New field, track for Kentwood High

Next year Kentwood sports teams will be able to play under the lights at home on a safe and functional field

This fall Kentwood High sports teams will be playing under the lights at home.

As part of the Kent School District’s reallocation of $15.95 million in construction bonds from 2006 the high school will receive a new synthetic football field, new track, field lights and a scoreboard this summer. The total cost for the project is about $3 million.

“The reason they (the school board) decided to do it now is because it has been long overdue,” said David Lutes, the district athletic director. “We are the only high schools in the South Sound that had grass fields.”

Lutes also cited increasing safety concerns related to the field as a driver for getting the work on the new field.

“Our fields were getting to a deteriorated condition where we needed to address them,” Lutes said.

Kentwood athletic director Jo Anne Daughtry said that shin splints are the most common injury they were seeing among athletes participating on the school’s field.

“We were having so many injuries. We couldn’t compete on (the track) but we could practice,” Daughtry said. “There were places where it was down to the cement and there’s cracks, so the layer that is supposed to be on top of the cement had been compromised so much.”

With the safer surface for athletes will also come expanded field use opportunities.

Next year boys and girls soccer games will be played at home in addition to junior varsity and ninth grade football games.

Varsity football games will continue to be at French Field in Kent. The location of next year’s track meets has yet to be determined. Daughtry said she expects that the community use of the field will increase as well.

Demolition of the current field and track begins May 13 and school officials hope the project will be completed by the time football season starts Aug. 20.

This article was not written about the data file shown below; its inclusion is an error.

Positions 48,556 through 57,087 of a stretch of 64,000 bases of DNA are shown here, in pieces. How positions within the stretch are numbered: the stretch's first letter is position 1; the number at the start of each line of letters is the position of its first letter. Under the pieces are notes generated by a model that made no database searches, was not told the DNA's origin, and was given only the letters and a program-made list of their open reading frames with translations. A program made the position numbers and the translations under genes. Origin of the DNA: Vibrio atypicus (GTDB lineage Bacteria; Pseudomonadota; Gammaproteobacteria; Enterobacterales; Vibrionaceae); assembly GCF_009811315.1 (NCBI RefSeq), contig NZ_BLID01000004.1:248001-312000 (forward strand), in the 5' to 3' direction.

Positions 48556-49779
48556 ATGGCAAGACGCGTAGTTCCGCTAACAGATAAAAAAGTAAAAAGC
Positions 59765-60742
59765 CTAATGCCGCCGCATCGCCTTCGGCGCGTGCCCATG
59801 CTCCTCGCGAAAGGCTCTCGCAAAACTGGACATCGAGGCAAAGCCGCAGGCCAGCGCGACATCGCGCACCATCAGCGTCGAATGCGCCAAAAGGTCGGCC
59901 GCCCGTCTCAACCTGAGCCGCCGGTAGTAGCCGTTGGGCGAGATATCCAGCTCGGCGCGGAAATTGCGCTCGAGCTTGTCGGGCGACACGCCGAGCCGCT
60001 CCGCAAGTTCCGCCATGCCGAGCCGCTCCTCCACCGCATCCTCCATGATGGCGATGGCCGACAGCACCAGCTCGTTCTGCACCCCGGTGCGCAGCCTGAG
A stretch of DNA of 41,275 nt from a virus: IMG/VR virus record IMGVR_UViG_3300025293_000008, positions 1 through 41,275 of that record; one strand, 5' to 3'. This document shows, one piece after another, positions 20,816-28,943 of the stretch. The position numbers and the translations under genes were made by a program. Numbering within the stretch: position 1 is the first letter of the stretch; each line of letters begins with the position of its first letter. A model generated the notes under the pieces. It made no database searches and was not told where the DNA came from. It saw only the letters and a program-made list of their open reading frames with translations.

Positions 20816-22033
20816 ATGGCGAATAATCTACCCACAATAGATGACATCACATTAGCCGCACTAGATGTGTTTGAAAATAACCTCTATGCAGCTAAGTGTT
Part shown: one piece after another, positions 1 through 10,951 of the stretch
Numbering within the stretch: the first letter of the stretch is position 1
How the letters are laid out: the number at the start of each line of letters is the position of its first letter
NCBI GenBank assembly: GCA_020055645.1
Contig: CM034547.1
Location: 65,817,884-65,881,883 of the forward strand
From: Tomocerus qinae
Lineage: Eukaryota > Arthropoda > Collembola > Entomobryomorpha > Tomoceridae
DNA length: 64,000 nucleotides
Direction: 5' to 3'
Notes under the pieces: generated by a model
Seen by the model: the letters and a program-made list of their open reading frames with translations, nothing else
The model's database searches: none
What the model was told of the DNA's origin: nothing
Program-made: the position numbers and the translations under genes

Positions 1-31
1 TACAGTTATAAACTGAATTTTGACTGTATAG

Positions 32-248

“Unlike Kentlake where they already had turf, they have to put in an E layer which is all the drainage and the foundation of having a turf field,” Daughtry said. “They aren’t doing an overspray on the track, they are actually ripping the track out.”

The school board approved the reallocation of a $15.9 million bond intended to partly fund the building of the new Covington Elementary School at its Feb. 13 meeting. Instead the bond was broken up into 14 district-wide recommended projects.

Also part of the bond reallocation, during the summer of 2014 Kentridge’s field and track will receive a similar treatment. Together both projects will total just over $7 million.

During the summer of 2012 the field at Kentlake was replaced and lights were installed. This year the track will be recoated. The cost of the Kentlake project was less because the school already had a turf field, the top surface just had to be replaced, Lutes said.

“The lights were a real bonus for us because it gave us more flexibility to schedule soccer and football pactice,” said Bruce Rick, Kentlake’s athletic director. “The district decided if we were going to replace the field to do the whole ball of wax.”

Lutes said the source of funding for the Kentlake project was also from repurposed bond funds.

“It (the funding) was originally to address some drainage issues on the Kent-Meridian grass fields,” Lutes said.

According to Lutes, at the time the district had been in talks with the city of Kent to jointly replace some of the grass fields at Kent-Meridian.

“It wouldn’t make sense to spend $400,000 to $500,000 on an irrigation project if three or four years later we were going to do synthetic fields,” Lutes said. “That project has since fallen through.”

The average life of a synthetic field is 12 to 15 years. The previous Kentlake field lasted 16 years.

“I think the community benefits geatly from having each high school being able to take on community activities,” Lutes said. “This is really going to help our youth programs. It might open it up for other types of activitie as well.”



Reach Katherine Smith or 425-432-1209 ext. 5052.